Friday, May 2, 2014

Orchestral Debut

The premier performance of my first orchestral piece, "Dolphy Dance", took place last night at von der Mehden Recital Hall, with the University of Connecticut Symphony Orchestra.  I conducted, which in itself was a thrill.

Here is a video from the concert, followed by my program notes:

Dolphy Dance (2014)
Composed by Earl MacDonald (b. 1970)

Last summer, I ran a Kickstarter campaign to fund the manufacturing of my latest compact disc. Commissioning “a tune” was offered as an incentive. My friend Paul Gruhn ordered a song as a surprise birthday present for his wife Donna, but with the caveat that in couldn’t be “too jazzy”. Apparently she hates jazz. For a jazz composer, this presented quite a problem, but we eventually decided upon something in the salsa style.

After two weeks of listening to Eddie Palmieri, Tito Puente and Mario Bauza recordings, I sat down and wrote a relatively simple piece, trying to adhere closely to the style. Paul requested the title “Donnamite”, which was his wife’s nickname as a stock car racer several years ago. The surprise debut took place on the outdoor patio of Willimantic’s Cafémantic, and Donna was ecstatically pleased.

In hindsight, perhaps I should have let the story end there --- “happily ever after”. Instead, I decided to tinker with the piece. After immersing myself in salsa recordings, I started questioning the importance of melody to the genre. Would it still be “danceable” if the clavé rhythmic pattern was retained, but the predictable melodies were replaced with more complex linear material? Similarly, what if the harmonies were altered; could it still pass as authentic Afro-Cuban music?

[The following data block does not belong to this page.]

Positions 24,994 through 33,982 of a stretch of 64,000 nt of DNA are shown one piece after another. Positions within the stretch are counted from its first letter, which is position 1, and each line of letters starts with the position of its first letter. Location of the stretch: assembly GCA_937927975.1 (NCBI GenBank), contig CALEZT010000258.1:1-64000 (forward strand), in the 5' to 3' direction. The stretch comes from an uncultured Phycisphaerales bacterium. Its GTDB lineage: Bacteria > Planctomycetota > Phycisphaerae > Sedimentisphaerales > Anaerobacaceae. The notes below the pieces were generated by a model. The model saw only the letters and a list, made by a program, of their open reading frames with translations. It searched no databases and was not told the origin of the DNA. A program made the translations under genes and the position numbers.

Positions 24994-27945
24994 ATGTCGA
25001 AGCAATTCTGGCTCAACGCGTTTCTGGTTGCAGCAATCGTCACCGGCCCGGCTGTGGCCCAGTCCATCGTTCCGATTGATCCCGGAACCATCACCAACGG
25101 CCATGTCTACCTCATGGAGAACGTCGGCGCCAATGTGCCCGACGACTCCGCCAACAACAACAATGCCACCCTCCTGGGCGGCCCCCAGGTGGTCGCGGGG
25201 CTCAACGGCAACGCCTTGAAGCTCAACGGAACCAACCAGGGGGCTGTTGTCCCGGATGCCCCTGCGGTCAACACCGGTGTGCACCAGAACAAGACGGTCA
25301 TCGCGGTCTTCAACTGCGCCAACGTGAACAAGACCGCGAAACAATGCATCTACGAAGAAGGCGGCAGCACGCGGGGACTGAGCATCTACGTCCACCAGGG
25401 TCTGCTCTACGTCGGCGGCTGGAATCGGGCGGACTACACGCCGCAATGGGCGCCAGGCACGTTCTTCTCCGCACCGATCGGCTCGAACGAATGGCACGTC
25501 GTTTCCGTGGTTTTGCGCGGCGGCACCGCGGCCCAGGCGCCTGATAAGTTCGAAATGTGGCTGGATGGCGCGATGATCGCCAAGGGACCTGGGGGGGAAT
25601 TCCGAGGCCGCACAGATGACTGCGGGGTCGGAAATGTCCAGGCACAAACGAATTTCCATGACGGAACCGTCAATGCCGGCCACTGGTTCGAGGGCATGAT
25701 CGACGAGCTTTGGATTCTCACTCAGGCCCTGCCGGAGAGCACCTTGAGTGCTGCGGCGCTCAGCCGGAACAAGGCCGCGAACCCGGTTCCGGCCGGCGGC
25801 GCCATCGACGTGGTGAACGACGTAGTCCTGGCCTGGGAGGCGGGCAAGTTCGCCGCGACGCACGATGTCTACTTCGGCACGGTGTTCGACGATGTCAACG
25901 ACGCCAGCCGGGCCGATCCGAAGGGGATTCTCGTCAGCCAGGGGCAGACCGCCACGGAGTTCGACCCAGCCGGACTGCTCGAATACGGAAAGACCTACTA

As I experimented with taking the melody and harmony further left of center, I began imagining what jazz saxophonist Eric Dolphy might have sounded like had he been featured with a salsa band around 1960. Out of this vision, “Dolphy Dance” was born.

I later added a musical prologue, in the spirit of an orchestral ritornello. It uses the same linear and harmonic material, presented in triple meter, while drawing upon the orchestra’s vast color palette.

Graduating senior, Colin Walters will play the role of Eric Dolphy in tonight’s performance. During his time at UCONN, Colin has worked diligently and his musical development has been significant. Featuring him as a soloist with the orchestra is my graduation present to this fine young man.

Lastly, I wish to thank Maestro Harvey Felder. It was Professor Felder who instigated this collaboration, and persisted when I said “no” initially. He gave me complete freedom to write whatever I wanted, to be myself, and to write jazz, so as to expose the orchestral students to the genre’s authentic, stylistic nuances. This and his inviting me to conduct, reveal his selfless pedagogical fervor. What he accomplished in the orchestra’s initial rehearsals of the piece, prior to handing me the reigns, established a solid foundation upon which I could build.

This was my first experience writing for and conducting a full symphony orchestra. I have a sneaking suspicion it won’t be my last. Thank you Professor Felder for this opportunity, as well as your encouragement and guidance throughout the process.

UCONN Today also published an article in advance of the concert.  Here is a link: Jazzman MacDonald Debuts First Orchestral Composition